Table of Contents

Handbook of Research on Sustainable Consumption

Handbook of Research on Sustainable Consumption

Edited by Lucia A. Reisch and John Thøgersen

This Handbook compiles the state of the art of current research on sustainable consumption from the world’s leading experts in the field. The implementation of sustainable consumption presents one of the greatest challenges and opportunities we are faced with today. On the one hand, consumption is a wanted and necessary phenomenon important for society and the economy. On the other, our means of consumption contradicts many important ecological and social long-term goals. Set against this background, the Handbook aims to offer an interdisciplinary overview of recent research on sustainable consumption, to draw attention to this subject and to encourage discussion and debate. In 27 chapters, leading authorities in the field provide their expertise in a concise and accessible manner.

Research on sustainable consumption: introduction and overview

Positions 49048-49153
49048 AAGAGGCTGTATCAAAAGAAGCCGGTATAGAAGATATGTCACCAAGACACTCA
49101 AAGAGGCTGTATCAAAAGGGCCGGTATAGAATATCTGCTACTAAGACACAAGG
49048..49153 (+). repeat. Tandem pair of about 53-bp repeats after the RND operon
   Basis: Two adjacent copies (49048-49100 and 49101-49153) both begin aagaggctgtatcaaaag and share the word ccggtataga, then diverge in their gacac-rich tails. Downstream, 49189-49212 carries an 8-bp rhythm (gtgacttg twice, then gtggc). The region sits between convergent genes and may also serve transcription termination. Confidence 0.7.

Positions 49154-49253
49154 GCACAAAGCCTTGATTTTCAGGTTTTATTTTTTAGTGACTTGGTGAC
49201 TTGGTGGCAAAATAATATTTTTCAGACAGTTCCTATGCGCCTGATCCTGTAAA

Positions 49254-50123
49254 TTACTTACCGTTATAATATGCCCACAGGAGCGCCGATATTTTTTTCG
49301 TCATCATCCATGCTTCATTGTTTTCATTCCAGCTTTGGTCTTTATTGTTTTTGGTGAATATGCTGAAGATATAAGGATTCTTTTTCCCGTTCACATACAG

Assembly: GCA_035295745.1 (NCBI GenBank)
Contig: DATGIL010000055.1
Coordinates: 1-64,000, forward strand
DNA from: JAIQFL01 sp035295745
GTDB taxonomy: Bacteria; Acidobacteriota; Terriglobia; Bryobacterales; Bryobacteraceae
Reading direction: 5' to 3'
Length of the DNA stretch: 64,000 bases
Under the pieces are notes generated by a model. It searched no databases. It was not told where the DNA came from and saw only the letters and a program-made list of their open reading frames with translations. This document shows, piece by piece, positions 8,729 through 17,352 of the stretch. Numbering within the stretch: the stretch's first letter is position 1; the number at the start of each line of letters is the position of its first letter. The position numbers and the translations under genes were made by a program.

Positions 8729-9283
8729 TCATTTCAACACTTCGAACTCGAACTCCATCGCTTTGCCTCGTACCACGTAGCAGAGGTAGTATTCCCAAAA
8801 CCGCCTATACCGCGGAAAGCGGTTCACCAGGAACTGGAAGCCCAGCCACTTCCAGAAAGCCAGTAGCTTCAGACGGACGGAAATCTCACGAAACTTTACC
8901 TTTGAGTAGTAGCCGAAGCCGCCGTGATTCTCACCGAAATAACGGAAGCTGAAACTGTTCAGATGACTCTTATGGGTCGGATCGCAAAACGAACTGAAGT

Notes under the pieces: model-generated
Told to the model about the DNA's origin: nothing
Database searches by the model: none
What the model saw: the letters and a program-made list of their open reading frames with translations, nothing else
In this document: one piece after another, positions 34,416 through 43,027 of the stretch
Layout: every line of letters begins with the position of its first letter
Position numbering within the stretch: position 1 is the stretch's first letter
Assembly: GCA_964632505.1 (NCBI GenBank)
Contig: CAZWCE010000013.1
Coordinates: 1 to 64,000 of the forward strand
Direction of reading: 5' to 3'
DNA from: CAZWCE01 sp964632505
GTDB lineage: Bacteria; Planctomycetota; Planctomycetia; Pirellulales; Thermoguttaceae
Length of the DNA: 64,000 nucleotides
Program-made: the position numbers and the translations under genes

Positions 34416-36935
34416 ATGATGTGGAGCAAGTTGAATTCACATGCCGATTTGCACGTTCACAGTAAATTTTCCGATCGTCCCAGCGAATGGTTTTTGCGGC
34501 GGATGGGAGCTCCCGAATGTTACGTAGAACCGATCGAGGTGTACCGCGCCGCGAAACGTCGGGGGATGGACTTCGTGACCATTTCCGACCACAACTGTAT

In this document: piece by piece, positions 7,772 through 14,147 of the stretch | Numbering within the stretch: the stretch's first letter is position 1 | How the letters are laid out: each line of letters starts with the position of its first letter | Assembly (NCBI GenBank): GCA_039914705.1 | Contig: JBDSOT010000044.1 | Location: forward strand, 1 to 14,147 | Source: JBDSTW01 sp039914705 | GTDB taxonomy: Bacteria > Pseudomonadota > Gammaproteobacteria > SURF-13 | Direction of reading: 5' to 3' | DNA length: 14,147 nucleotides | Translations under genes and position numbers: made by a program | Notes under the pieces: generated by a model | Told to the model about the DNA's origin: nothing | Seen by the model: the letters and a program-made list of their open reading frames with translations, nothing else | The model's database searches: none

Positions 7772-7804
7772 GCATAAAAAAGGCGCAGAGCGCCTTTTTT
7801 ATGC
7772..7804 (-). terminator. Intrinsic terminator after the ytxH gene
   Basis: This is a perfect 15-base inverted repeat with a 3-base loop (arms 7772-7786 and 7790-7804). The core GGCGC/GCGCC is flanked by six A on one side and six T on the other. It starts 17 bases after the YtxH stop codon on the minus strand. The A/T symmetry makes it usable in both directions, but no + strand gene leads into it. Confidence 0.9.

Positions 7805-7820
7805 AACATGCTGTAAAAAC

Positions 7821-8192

Lucia A. Reisch and John Thøgersen

Subjects: economics and finance, behavioural and experimental economics, economic psychology, environment, ecological economics, environmental sociology


Research on sustainable consumption (SC) sets out to understand (and promote) the types of consumption behaviours that are conducive for a sustainable development. While deeply embedded in the fields of consumer research, environmental and ecological economics as well as psychology, many more disciplines and research fields have profoundly contributed to the advancement of the field in recent years, among them: environmental sociology and its perspective of social embedment of individual behaviour in social settings and contexts; behavioural economics and its empirically based acknowledgment of consumer biases, heuristics and context dependencies; the political sciences and their view of the consumer as an active citizen consumer; applied philosophy and its theoretical insights regarding the ethical core of the concept; sustainability marketing and its expertise on how to convey the message to consumers and on how to make sustainable consumption attractive; innovation studies and their view on consumers as co-innovators and co-producers; systems analysis and its unescapable reference to the complexities and interconnectedness of the ecological, economic and social systems in which consumption takes place; and historical studies that remind us of the roots of sustainable consumption and its interdependencies with cultural and technological pathways.